How about if we told you that by doing just one move, you could tighten your abs, firm up your booty, and strengthen your arms? No, it’s not too good to be true. The one move that can do it all is the plank. It’s one of the best overall core conditioners around, and unlike crunches, it keeps your spine protected in a neutral position. Plus, it’s difficult to exhaust the number of planking possibilities. Here’s a breakdown of how to do a plank properly, an explanation of plank benefits, and three of the best plank exercises to work your abs.
How to Do a Plank
There a few different kinds of planks, including the forearm plank, side plank, and full plank (sometimes known as a straight-arm plank). Here’s how to do a full plank with perfect form:
- Assume a push-up position: Get on all fours with your feet together and your body straight from head to heels..
- Make sure your wrists are directly beneath your shoulders.
- Squeeze your glutes and brace your core by drawing your belly button into the spine to lock your body into position. (To achieve this, sometimes it helps to imagine that someone is about to punch you in the gut.)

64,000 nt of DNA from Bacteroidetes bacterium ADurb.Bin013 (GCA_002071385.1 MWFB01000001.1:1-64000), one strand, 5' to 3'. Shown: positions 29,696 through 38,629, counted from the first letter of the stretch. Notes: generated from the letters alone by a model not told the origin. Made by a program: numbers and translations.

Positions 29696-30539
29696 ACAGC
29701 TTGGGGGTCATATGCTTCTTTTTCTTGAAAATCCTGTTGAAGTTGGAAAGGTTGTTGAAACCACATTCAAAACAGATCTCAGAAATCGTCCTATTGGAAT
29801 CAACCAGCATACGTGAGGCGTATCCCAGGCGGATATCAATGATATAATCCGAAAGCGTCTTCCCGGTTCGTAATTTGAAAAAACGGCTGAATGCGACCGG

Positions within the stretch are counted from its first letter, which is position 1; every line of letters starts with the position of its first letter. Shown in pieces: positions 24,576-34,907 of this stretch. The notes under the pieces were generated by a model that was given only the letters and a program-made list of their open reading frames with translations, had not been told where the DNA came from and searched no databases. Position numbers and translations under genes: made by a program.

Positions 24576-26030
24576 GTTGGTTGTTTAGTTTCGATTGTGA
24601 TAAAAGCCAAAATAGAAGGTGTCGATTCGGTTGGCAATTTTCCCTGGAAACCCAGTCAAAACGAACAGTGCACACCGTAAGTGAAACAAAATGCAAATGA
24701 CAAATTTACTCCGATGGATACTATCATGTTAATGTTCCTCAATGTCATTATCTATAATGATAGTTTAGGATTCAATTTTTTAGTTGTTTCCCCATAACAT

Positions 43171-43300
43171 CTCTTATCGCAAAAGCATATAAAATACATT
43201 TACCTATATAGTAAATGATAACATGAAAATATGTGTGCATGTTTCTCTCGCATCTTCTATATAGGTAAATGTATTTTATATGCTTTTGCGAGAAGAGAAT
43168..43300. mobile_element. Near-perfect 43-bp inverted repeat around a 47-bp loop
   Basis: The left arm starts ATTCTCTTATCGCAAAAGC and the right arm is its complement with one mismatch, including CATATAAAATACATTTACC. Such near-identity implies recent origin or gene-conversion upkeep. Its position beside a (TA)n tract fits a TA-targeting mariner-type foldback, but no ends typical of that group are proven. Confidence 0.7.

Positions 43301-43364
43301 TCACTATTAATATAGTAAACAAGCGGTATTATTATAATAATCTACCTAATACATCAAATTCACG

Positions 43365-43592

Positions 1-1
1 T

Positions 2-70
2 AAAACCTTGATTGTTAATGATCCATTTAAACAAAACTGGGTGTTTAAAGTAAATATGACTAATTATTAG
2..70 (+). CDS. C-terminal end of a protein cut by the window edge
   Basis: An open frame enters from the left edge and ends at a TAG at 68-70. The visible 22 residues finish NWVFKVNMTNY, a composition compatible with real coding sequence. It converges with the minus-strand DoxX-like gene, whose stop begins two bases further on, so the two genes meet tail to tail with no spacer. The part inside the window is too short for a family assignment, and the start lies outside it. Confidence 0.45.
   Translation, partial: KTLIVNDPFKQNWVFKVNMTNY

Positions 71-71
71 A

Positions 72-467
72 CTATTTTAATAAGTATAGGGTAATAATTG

To do a forearm plank, assume a push-up position, but place your weight on your forearms instead of your hands, with your elbows directly beneath your shoulders. Then, follow the rest of the items on the checklist above.
How to Do a Plank for Beginners
Never done a plank before? Don’t be intimidated. It’s easy to work your way up to doing one like a pro. First, start with either the basic full plank or forearm plank. If the full plank hurts your wrist, then opt for the forearm plank, or prop yourself up on large dumbbells or push-up bars.
It’s okay to start small. “Unless someone is used to doing full body push-ups, it’s likely that when they first try a plank they would not be able to hold it for even five seconds,” Heaner says. “So for a beginner, holding it for five seconds, resting, then picking it up again for another five seconds, and so on, is a sensible approach.” She suggests adding five to 10 seconds to your plank every week to work your way up to holding it for a full minute. “It’s fine to do them everyday since they are an endurance exercise.”
When you become comfortable holding a basic plank for 10-30 seconds, Heaner says you can progress to more advanced variations, like side planks. You can also escalate the forearm or full plank by doing a single-arm or single-leg plank, which involves turning the torso or lifting one arm or one leg (or even one arm and one leg).
Full article source found here: Beach Body On Demand